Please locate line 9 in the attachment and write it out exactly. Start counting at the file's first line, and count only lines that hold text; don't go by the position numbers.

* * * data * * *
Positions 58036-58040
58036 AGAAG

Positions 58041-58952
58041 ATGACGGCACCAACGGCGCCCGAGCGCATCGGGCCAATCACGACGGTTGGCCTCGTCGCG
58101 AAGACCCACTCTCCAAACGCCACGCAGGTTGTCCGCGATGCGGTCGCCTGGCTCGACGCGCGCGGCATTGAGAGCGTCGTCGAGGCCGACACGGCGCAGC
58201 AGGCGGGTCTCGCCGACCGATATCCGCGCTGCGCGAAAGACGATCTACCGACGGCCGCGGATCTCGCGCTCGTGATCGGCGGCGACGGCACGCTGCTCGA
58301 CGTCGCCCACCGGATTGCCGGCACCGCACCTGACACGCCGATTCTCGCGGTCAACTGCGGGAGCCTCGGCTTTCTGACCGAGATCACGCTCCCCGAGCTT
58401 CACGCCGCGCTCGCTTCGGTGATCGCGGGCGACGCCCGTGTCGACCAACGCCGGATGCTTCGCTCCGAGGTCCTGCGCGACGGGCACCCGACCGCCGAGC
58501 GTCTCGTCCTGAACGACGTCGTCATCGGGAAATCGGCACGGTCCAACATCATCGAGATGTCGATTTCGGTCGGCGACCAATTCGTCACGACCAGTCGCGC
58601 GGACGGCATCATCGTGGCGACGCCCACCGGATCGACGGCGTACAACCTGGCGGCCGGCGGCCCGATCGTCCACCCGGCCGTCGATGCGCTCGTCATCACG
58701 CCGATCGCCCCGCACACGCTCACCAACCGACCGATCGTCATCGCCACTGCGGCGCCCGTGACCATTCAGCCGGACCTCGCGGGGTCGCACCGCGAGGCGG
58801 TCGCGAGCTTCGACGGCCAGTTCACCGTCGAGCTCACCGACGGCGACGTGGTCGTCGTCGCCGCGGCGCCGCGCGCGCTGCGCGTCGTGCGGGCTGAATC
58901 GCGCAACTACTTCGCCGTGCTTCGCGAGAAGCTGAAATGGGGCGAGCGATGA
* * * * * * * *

58501 GTCTCGTCCTGAACGACGTCGTCATCGGGAAATCGGCACGGTCCAACATCATCGAGATGTCGATTTCGGTCGGCGACCAATTCGTCACGACCAGTCGCGC